Our culture has been radically changed by atheism, particularly the atheism inherent in Darwinian evolutionism. Blanchard highlights the naturalistic, materialistic assumptions of evolutionism, and critiques the contemporary arguments for evolutionism coming from people like Richard Dawkins and Peter Atkins.

But evolution is only one of the many atheistic philosophies and worldviews which have altered our culture (for the worse). Blanchard brilliantly exposes just how widespread atheism is in our contemporary culture, particularly as it is seen in several major world religions and almost all cults. Then he highlights the major flaws evident in worldviews like secular humanism, materialism, relativism, determinism, and existentialism, which are all just thinly veiled atheism (often not even veiled). He examines the writings of atheists like Kant, Nietzsche, Heidegger, Camus, Sartre, and Russell, and discusses how profoundly they have impacted both atheism and modern culture.

After showing the deleterious effects of a widespread atheism, Blanchard turns to the figure of Jesus. Jesus is the pivotal point in the history of the universe, according to Blanchard (and many others, however grudgingly). Because the teachings of Jesus have inspired more people in the course of history than those of any other religion or teacher, we can’t ignore them. Thus, Blanchard reminds us of the veracity of the gospel accounts (the extant stories of Jesus’ life and ministry) and of the historicity of Jesus. He challenges the atheist to deal with the Jesus presented in the gospels, realizing that in the course of history, no atheist has been able to adequately deal with the reality and truth of Jesus.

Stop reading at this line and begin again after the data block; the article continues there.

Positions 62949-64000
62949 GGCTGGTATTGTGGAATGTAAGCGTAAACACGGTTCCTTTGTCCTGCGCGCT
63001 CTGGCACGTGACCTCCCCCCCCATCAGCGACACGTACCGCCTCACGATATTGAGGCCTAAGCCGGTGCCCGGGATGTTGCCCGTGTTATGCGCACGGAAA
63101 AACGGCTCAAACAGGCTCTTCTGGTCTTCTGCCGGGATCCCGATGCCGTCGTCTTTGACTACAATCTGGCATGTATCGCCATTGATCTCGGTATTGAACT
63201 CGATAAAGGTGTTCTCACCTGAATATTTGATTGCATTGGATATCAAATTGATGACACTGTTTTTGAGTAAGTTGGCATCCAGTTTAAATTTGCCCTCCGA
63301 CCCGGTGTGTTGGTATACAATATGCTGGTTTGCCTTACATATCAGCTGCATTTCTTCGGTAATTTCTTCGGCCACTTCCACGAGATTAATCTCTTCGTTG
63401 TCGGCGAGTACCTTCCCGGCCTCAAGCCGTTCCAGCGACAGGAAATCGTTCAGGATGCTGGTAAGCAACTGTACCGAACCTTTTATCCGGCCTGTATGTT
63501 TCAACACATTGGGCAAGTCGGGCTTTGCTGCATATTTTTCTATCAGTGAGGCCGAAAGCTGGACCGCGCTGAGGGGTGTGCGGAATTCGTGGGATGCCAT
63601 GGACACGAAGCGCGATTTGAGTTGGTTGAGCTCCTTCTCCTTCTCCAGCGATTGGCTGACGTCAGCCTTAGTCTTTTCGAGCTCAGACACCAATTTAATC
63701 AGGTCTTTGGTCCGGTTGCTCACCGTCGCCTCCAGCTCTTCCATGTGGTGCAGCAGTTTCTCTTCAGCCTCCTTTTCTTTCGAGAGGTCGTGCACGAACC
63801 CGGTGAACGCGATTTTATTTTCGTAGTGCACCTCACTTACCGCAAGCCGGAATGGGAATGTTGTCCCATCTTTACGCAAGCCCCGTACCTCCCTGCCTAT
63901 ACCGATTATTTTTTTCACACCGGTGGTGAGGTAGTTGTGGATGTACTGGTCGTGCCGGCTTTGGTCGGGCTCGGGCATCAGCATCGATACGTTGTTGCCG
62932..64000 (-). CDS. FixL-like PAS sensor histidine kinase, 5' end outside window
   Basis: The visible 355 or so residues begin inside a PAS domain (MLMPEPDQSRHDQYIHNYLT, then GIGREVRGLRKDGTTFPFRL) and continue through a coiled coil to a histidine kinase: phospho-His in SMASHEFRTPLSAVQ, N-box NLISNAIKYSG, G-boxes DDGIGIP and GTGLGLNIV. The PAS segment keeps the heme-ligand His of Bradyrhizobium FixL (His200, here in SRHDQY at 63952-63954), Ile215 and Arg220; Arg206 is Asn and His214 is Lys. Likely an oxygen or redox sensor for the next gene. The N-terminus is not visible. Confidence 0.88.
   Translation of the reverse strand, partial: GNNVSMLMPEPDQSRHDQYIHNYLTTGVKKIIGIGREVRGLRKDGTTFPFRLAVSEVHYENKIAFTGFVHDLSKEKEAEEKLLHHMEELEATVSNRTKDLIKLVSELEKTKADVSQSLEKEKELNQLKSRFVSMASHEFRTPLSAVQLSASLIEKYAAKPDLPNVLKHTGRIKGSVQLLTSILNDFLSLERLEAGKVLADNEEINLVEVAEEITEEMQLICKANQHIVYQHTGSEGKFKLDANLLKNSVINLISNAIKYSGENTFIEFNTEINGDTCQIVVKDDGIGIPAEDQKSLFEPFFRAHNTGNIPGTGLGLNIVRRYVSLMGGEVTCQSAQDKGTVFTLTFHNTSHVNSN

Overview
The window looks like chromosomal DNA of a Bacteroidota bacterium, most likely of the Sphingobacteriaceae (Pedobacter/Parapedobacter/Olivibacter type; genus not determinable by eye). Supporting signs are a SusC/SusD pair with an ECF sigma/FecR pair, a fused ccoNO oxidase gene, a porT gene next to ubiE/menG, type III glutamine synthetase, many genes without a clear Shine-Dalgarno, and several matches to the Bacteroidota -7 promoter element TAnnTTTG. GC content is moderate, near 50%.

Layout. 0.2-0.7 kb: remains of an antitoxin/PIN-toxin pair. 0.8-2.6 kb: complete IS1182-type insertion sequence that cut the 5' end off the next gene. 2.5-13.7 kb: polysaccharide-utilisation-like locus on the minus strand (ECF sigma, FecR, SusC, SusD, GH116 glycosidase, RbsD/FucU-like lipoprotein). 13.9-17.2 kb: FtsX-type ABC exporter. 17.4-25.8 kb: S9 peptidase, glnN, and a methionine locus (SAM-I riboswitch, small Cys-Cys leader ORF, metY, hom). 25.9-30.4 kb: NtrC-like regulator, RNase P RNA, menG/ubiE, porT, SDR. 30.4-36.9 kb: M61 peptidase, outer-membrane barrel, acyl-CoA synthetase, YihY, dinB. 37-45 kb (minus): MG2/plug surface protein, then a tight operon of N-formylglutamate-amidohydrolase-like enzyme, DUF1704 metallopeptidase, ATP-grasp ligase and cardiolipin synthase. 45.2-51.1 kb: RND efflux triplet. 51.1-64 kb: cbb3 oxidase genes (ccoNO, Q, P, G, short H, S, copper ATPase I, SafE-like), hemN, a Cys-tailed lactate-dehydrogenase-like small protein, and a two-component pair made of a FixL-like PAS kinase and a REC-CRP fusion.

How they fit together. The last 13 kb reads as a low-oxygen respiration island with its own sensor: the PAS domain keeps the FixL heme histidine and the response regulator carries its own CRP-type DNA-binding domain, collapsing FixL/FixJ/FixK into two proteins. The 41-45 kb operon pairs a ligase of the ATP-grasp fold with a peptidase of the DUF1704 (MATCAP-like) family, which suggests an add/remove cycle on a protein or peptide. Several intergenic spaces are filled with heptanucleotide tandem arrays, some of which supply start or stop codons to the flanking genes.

In the end, the only choice we have is between theism and atheism, since the only viable choice for theism is biblical Christianity. Blanchard has compiled a truly compelling case against atheism, and a compelling case for Jesus. All that is left is for people to make their choice.

41725: The Consequences of Ideas The Consequences of Ideas
By R.C. Sproul / Crossway Books

Is philosophy relevant to your everyday life? You may not think so, but R.C. Sproul wants to remind you just how relevant philosophy really is. In The Consequences of Ideas he traces the history of philosophy by looking at some of the major names that contributed to it. The fact that most of the names will be familiar is an indication of the widespread cultural influence of philosophy.

Sproul reminds us that ideas can powerful. Many world leaders have understood that power in a purely negative way, quashing all dissent and even eliminating those whose ideas are different. One can’t deny the power that religious ideas like the trinity and incarnation of Jesus Christ have had on the world.

Starting with Thales of Miletus, Sproul takes us on a journey through philosophy. He looks at both Plato and Aristotle, and then moves to Augustine and Thomas Aquinas, two men who have shaped the ideas of the church perhaps more than any others. Sproul then takes a look at philosophers like Descartes, Locke, Hume, Kant, Marx, Kierkegaard, Nietzsche, Sartre, and even Darwin and Freud (Darwin and Freud are not usually considered philosophers, but their philosophical impact is often underestimated). Some of the philosophers are Christian; some like Nietzsche are anti-Christian; all are profoundly influential.

The goal of this book is to remind us how powerful ideas can be, and what The Consequences of Ideas are. Sproul does a masterful job of illustrating the influence that philosophy has had and is continuing to have on society. Armed with this knowledge, and a strong knowledge of Christian philosophy, you can join Sproul and influence the world for the better.